This is an update on this story:
Radical Islamist preacher Abu Bakar Bashir allegedly raised tens of thousands of dollars to set up a training camp for militants in Indonesia’s Aceh province, a court heard on Thursday.
Bashir, who continued to campaign for an Islamist state after serving a prison sentence for his role in the 2002 Bali bombing, was also the “amir” of a terror cell planning to attack embassies and hotels, the prosecution said.
The allegations were made during the trial of Luthfi Haidaroh, alias Ubaid, 31, who faces a death sentence if convicted of raising funds for the cell, dubbed “Al-Qaeda in Aceh“.
Bashir, who is currently in police custody, is not on trial.
Haidaroh, who also faces charges including possession of illegal firearms and hiding information about acts of terror, was a member of the Jemaah Anshorut Tauhid (JAT), a group Bashir founded in 2008.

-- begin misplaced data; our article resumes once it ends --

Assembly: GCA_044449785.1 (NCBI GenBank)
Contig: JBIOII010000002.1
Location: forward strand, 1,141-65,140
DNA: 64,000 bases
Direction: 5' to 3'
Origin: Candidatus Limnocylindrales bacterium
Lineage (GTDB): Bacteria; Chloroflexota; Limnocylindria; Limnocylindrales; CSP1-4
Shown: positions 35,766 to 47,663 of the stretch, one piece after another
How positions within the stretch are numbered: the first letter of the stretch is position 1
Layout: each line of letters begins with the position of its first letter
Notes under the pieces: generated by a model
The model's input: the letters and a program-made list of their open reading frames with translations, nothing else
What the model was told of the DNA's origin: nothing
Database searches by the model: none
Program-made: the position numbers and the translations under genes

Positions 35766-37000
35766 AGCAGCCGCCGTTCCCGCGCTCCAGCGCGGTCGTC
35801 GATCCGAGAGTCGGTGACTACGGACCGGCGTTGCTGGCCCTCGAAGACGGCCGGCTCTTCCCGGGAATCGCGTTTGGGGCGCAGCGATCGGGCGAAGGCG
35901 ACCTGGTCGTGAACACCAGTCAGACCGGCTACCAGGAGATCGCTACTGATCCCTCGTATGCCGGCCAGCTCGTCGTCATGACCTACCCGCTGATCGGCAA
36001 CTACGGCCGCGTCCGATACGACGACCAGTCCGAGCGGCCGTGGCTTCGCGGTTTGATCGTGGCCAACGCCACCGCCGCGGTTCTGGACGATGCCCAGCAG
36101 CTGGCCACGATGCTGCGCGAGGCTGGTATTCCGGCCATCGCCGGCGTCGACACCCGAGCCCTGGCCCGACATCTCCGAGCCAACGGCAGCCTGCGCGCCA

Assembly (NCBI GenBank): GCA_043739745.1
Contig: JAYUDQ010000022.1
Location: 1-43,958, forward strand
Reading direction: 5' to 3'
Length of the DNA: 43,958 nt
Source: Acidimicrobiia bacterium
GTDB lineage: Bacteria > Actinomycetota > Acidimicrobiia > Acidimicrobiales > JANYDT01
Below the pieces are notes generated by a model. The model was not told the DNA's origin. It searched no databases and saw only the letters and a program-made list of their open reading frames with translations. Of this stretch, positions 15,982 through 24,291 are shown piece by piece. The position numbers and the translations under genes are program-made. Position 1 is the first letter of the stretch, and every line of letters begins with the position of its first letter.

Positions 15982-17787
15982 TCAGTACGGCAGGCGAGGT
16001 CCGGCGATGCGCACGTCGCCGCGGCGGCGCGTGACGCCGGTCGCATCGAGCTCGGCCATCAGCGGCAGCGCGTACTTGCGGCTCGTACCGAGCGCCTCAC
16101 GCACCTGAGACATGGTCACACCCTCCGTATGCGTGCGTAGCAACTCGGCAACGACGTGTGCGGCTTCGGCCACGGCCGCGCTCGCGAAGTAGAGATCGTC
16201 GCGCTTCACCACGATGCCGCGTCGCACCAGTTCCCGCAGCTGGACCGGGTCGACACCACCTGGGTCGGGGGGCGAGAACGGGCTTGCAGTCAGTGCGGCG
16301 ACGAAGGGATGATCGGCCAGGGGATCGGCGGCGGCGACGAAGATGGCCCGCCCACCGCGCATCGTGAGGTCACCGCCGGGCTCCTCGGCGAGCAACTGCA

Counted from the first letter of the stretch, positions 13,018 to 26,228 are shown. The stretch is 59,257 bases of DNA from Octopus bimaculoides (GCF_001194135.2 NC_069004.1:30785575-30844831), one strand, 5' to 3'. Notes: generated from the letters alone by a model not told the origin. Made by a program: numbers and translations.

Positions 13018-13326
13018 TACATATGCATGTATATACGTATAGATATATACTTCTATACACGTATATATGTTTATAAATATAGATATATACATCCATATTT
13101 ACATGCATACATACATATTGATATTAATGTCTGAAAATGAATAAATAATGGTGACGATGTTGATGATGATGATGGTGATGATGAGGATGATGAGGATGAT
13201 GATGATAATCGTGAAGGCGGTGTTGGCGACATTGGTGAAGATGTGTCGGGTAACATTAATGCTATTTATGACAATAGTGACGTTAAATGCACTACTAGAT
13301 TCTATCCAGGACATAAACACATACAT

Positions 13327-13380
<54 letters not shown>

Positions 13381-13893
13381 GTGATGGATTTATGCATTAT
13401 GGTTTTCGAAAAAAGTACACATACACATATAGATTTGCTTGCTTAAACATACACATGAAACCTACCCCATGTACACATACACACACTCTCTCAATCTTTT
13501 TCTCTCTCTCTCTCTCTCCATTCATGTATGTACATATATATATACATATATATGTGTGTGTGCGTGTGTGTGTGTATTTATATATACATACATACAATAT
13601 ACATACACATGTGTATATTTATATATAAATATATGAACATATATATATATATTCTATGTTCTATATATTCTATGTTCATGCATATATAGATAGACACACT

JAT agitates for the adoption of Islamic sharia law and militant jihad in Indonesia.
Prosecutors told the West Jakarta district court Haidaroh had helped Bashir to raise at least 20,000 dollars to set up the training facility on northern Sumatra island and regularly reported to him on the group’s activities.
“The accused relayed a message from (slain militant leader) Dulmatin seeking funds to survey the location of militant training in Aceh. Abu Bakar Bashir agreed with the plans,” prosecutor Feritas told the court.
Dulmatin, considered one of the masterminds of the Bali nightclub bombing, in which 202 people died, was killed in a police raid in March, a month after the discovery of the training camp in Aceh.
Haidaroh had discussed setting up the camp with Dulmatin and had “agreed during the talks… (to appoint) Abu Bakar Bashir as the program adviser for the militant training in Aceh,” Feritas said.
“At the time, Abu Bakar Bashir was also nominated as amir (ruler),” he added.
Bashir gave cash to Haidaroh on at least three occasions in 2009 — five million rupiah (560 dollars), 5,000 dollars and 120 million rupiah — which was given to Dulmatin to be used to support training, Feritas said.